Location: Lakewood, New Jersey, USA
The village of Lakewood became a Township on March 23, 1893. When several high profile families purchased real estate in the area, it became a vacation resort for the wealthy.
Although the installation of a drinking fountain was the idea of William J. Harrison, Druggist and State Senator in 1903, Captain Albert M. Bradshaw , a real estate agent who handled Rockefeller’s real estate transactions, was put in charge of the project raising $1,000 by subscription. The social hierarchy was evident when a small drinking trough at ground level for dogs was designated for ‘not strays, but the hounds of the Lakewood Hunt Club’.
The drinking fountain was located on Clifton Avenue from 1891 until 1938 when construction began on the post office. The structure was then moved to Main Street at North Lake Drive and Madison Avenue. The lamps were removed and the fountain no longer issued water.
In 1981 during redesign of the downtown area the fountain was moved to within 100 feet of its original location at the northeast corner of Clifton Avenue and Main Street near the Post Office.
The fountain was again relocated in 2016 to a circular driveway in front of Kuser Hall, the new home of the Sheldon Wolpin Lakewood Historical Museum. The museum can be found inside Pine Park, the home of Lakewood Country Club.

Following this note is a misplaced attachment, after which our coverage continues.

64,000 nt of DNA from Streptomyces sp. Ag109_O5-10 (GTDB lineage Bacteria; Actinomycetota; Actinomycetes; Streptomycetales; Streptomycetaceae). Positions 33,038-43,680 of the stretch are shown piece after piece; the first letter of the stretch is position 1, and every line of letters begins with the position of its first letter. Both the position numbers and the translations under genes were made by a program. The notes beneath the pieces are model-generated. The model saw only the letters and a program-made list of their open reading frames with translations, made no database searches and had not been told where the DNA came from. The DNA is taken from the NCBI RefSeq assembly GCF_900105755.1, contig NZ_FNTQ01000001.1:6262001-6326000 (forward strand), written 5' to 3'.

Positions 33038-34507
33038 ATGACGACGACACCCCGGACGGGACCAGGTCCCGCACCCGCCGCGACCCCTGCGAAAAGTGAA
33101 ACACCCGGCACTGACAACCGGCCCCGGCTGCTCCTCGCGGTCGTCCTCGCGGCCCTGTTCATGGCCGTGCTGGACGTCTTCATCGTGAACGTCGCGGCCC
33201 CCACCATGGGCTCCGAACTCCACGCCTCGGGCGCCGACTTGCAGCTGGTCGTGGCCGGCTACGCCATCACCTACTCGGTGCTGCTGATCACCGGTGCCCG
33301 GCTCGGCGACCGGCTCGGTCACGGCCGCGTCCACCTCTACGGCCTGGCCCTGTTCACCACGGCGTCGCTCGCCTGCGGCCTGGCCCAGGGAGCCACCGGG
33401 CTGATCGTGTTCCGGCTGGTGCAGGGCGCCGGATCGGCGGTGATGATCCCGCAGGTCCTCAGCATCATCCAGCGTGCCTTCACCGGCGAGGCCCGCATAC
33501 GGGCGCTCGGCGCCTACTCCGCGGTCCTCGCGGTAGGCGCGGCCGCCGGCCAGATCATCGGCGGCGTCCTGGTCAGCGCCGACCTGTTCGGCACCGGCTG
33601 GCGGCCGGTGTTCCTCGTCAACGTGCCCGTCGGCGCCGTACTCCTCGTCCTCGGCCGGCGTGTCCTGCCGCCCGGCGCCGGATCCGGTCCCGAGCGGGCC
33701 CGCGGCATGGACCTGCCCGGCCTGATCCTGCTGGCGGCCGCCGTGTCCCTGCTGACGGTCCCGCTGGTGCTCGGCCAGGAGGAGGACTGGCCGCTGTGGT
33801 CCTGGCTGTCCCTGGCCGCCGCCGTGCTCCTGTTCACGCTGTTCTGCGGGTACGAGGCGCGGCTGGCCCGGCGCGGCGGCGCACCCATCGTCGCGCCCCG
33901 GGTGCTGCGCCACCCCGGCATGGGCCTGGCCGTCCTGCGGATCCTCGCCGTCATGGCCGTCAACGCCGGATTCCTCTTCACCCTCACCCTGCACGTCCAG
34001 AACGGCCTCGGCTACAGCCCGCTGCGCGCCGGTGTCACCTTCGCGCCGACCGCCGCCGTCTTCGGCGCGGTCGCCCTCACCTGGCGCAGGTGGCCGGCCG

The cast iron structure manufactured by J. L. Mott Iron Works is seated on an octagonal base with chamfered corners. A small basin at ground level allowed dogs to drink, and two large fluted troughs serviced the thirst of horses and cattle. A bronze plaque is inscribed; Erected By / Subscription / 1891 / Made By / The J.L. Mott.Iron.Works / New York.
Eight panels, surmounted with scalloped arches, hosted dolphin masks from which water spouted into four demi-lune basins decorated with laurel leaves. Anchored adjacent to the basin were drinking cups suspended on chains. A square central column displayed cartouches containing an orb surrounded by flourish. Each corner was bound with a highly decorated pilaster.
The capital supported an urn flanked by two elaborate consoles supporting glass lanterns. The highly decorated urn was capped with an orb and pineapple finial (symbolic of friendship and hospitality).
- Capital, the top of a column that supports the load bearing down on it
- Cartouche, a structure or figure, often in the shape of an oval shield or oblong scroll, used as an architectural or graphic ornament or to bear a design or inscription.
- Chamfered, a beveled edge connecting two surfaces
- Console, a decorative bracket support element
- Demi-lune, half moon or crescent shape
- Finial, a sculptured ornament fixed to the top of a peak, arch, gable or similar structure
- Fluted, a long rounded groove
- Mask/Mascaron, a decorative element in the form of a sculpted face or head of a human being or an animal
- Pilaster, a column form that is only ornamental and not supporting a structure